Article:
April 1, 2013
CANADIAN CATHOLIC NEWS
Those who experience spiritual healing after abortion become the biggest advocates for life, says Project Rachel founder Vicki Thorn.
"I believe that healed men and women are the cornerstones of the culture of life," the specialist in post-abortion healing told the annual Catholic Organization for Life and Family (COLF) seminar in Ottawa recently.
However, if they remain unhealed, they continue to be the biggest advocates for abortion, said Thorn, who is also the executive director of the National Office of Post-Abortion Reconciliation and Healing.
One in three women has had abortions in the United States, she said. The figure in Canada is one in four. "I believe there is not anyone in this room who does not know someone who has had an abortion," she said.
"We need to know the reason this is such an impassioned topic," she said. "It's not because it is a moral and philosophical discussion. It if was, it would be polite."
If I do not understand the reason for an abortion, I will say it is "a woman's right," because I would imagine that if my mother or sister had one, they would have good reasons, Thorn said.
"When you encounter angry people, don't argue with them," she said. "No one has been argued into the pro-life movement."
Thorn urged being a good listener instead of trying to have all the answers. You can thank them for helping you understand better, she said.
"These people are wounded," she said, adding she has yet to meet the cold, calculating woman who has abortions out of convenience or as a method of birth control. "When you hear their stories there is a hole in their souls as big as a truck." They saw abortion as a way to "get them out of a hopeless situation."
It is through post-abortion healing that "God is building a culture of life one soul at a time, one life at a time," she said.
A woman who has been healed will never have an abortion again, she said. A woman who is not healed "will go into traumatic re-enactment" and will have abortions over and over.
Women carry the cells from every child they conceive for their whole life. "They are everywhere in her body" and they seem to repair cells that become damaged, she said. Children carry the cells of their older siblings.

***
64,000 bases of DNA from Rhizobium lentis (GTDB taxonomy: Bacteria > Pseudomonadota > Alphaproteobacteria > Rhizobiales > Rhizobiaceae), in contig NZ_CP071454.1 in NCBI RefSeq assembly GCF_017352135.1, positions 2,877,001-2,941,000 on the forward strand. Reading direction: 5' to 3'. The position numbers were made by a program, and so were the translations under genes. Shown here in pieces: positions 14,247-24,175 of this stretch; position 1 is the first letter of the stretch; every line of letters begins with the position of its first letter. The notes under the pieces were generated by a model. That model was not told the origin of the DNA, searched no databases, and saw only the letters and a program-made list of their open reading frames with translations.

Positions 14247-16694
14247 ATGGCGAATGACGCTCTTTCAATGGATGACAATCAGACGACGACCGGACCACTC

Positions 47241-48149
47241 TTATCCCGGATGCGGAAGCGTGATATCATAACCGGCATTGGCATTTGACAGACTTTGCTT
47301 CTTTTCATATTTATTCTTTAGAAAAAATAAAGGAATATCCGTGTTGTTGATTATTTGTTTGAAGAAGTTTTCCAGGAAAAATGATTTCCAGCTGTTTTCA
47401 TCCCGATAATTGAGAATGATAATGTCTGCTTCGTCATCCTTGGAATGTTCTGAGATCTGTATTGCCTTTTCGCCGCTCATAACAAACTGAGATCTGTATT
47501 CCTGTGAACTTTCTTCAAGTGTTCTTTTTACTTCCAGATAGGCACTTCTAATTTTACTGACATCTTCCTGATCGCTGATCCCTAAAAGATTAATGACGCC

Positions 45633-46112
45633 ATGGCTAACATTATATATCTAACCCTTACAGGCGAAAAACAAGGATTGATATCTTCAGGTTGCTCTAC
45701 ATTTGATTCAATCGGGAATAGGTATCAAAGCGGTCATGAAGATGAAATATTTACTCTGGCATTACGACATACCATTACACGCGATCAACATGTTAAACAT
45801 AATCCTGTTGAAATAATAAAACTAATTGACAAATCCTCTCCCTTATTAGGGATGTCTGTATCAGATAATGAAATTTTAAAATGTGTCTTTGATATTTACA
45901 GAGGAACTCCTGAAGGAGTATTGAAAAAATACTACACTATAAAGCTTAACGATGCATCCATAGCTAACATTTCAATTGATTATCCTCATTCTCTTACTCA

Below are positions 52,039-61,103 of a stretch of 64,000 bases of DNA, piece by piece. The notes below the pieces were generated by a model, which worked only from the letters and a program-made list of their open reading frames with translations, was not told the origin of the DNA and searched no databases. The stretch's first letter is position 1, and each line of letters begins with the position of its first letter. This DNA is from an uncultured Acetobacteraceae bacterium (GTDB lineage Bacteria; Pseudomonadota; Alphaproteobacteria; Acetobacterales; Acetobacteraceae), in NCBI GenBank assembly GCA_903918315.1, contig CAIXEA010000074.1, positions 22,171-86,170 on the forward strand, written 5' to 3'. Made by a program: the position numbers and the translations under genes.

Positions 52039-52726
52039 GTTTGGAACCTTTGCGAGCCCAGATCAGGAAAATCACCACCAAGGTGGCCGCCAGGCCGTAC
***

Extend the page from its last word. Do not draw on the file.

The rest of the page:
"The woman who has had an abortion cannot forget the child that she bore," she said. Sometimes old women have trouble dying because of an old abortion loss.
Children who have lost siblings to abortion or miscarriage will have a sense they should have had an older brother or a sister, she added. "The reality is they know biologically; they have the cells of that brother or sister."
This "biological knowing" is not conscious, she added.
Thorn said some of the biggest criticisms of Project Rachel came from pro-life Catholics. "Why do we need a program for a set group of sinners?" was the attitude. Sinners are one group whose human dignity is not respected, she said.
"This is front-line evangelization," she said. "This is front line meeting sinners and bringing them home."
Many women say abortion "is the worst thing that ever happened to them," said Thorn. "But without the abortion they would not know God."
"God takes the awful and the broken and makes something good about it," she said.
Those who suffer include the woman who has "lost her child in a traumatic and horrible fashion and thinks she has committed the unpardonable sin."
Then, there are men "who would have put their lives in front of a car to prevent" abortion but learn they were not told, or who find out their fiancée had an abortion after they broke up.
These people do not need high-tech psychotherapy but something both human and spiritual, Thorn said.
She rejected the words "post-abortion syndrome" which implies pathology.
"The wounds of a woman after an abortion are normal," she said. "This is a normal response of a mother to trauma."
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